Why There's A Rise In ER Visits Among Older Americans Using Cannabis

As more states legalize medical marijuana, older adults are asking their doctors if it can help them cope with some of their medical conditions (via UCHealth). According to a 2020 study in the Journal of the American Geriatrics Society, about 15% of older adults said they used cannabidiol (CBD) products in the last three years to manage pain, sleep problems, anxiety, or depression. Marijuana use has been on the rise among adults over 65, increasing from 0.4% between 2006 and 2007 to 2.9% around 2015 and 2016, as per a 2020 study in JAMA Internal Medicine.

Now emergency rooms are seeing an increase in cannabis-related visits among adults over 65 years old. A new report from the Journal of the American Geriatrics Society showed that cannabis-related ER visits in California increased by 1804% from 2005 to 2019. This can be due to dizziness and falls, heart palpitations, panic attacks, confusion, anxiety, or worsening of underlying lung diseases, such as asthma or COPD, explains the lead author of the study, Dr. Benjamin Han via U.S. News & World Report. In fact, older adults are prone to a higher risk of reactions due to using cannabis because of how unfamiliar they are with it, shares Dr. Han. Cannabis can treat side effects from chemotherapy, certain forms of epilepsy, and weight loss connected to HIV/AIDS, and might even help manage chronic pain, explains the National Center for Complementary and Integrative Health. However, there are specific risks of cannabis use associated with older adults.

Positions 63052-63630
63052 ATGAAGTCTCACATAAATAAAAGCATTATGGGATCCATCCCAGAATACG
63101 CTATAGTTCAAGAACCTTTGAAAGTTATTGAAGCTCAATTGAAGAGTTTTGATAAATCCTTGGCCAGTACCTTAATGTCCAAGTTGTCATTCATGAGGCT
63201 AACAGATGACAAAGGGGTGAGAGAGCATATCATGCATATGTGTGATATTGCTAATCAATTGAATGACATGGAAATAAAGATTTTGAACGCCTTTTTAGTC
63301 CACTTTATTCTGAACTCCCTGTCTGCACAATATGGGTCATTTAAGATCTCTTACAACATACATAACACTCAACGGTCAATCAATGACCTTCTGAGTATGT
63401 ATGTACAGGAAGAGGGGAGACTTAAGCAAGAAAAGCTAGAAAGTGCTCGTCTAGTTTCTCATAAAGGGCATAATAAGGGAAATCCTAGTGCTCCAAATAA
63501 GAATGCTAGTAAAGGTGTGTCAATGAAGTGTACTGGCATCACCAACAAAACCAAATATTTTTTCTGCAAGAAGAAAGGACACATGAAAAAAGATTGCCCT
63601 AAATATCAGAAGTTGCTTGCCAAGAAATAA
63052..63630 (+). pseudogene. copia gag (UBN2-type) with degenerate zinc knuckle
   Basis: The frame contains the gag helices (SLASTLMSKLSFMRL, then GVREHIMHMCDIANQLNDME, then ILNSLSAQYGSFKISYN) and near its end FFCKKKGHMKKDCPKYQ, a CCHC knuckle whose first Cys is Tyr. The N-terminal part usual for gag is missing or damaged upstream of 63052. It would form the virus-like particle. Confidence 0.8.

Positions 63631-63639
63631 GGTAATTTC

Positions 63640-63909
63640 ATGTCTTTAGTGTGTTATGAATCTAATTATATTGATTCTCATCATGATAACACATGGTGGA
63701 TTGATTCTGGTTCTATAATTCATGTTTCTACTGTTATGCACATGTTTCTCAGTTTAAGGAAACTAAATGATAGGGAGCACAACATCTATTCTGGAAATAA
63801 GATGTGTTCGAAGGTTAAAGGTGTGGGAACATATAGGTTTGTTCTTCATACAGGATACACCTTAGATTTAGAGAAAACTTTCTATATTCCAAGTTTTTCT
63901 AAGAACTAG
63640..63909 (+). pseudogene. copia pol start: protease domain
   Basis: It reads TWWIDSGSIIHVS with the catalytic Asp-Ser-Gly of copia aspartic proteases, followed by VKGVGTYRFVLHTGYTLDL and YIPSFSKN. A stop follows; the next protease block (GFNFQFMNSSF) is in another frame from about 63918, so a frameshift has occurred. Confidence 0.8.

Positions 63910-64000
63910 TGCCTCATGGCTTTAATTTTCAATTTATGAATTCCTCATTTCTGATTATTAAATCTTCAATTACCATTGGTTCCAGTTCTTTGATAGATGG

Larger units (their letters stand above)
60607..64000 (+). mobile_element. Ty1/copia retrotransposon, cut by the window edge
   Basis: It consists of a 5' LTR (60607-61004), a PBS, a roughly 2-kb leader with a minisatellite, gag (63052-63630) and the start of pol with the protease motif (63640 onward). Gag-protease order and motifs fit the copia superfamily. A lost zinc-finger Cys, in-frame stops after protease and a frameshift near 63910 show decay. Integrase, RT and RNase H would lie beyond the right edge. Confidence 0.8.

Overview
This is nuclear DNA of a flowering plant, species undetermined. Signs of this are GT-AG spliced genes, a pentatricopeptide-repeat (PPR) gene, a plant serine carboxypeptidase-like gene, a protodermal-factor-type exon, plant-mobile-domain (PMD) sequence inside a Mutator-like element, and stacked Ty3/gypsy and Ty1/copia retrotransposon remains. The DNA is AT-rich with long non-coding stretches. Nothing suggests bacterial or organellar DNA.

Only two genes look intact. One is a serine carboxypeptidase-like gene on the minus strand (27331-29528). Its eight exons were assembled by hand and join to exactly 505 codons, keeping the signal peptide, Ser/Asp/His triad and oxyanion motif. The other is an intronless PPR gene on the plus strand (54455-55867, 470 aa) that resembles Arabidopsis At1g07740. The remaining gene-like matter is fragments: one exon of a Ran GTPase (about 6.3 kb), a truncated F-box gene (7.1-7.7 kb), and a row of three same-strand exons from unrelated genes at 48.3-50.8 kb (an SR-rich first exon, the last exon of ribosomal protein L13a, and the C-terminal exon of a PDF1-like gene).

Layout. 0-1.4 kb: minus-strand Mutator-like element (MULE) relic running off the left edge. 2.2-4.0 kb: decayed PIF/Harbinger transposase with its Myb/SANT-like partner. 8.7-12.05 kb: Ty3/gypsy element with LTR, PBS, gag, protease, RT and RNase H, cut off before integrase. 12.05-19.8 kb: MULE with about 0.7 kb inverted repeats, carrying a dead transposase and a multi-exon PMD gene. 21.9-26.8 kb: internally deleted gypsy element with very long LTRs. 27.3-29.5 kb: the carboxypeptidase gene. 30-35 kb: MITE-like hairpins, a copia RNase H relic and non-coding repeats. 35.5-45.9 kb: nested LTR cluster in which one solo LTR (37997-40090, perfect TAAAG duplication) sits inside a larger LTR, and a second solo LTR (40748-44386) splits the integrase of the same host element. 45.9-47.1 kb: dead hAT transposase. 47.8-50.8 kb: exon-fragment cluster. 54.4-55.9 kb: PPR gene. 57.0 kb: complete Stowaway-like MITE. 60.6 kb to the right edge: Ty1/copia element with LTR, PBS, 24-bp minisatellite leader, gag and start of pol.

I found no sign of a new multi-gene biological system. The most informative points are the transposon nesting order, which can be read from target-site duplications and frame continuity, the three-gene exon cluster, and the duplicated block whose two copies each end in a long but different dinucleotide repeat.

Is cannabis less safe in older adults?

People over 55 years of age process drugs differently overall (via Canada's Department of Health). As we age, we become more sensitive to drugs and might be more susceptible to their side effects. Using cannabis while taking other prescriptions could increase side effects. These side effects include hallucinations, confusion, loss of coordination, and cognitive impairment. Cannabis may temporarily raise the heart rate, and this can, in turn, increase the risk of a heart attack or stroke if you have heart disease. In fact, those with liver, kidney, or heart disease should not use cannabis at all.

Cannabis is also much stronger today than it was years ago. A 2019 study in the European Archives of Psychiatry and Clinical Neuroscience found that average THC concentrations in marijuana jumped from 8.9% in 2008 to 17% in 2017. This can cause a problem for older adults since an aging brain is highly sensitive to psychoactive drugs and their slower metabolism means it takes longer for them to process the drug, according to the UCHealth. Keep in mind, some medical marijuana stores might not even be able to advise older adults on an acceptable dose or how it might handle certain conditions. Therefore, for seniors to use marijuana safely, they should look for a higher ratio of the anti-inflammatory CBD compared to the psychoactive THC.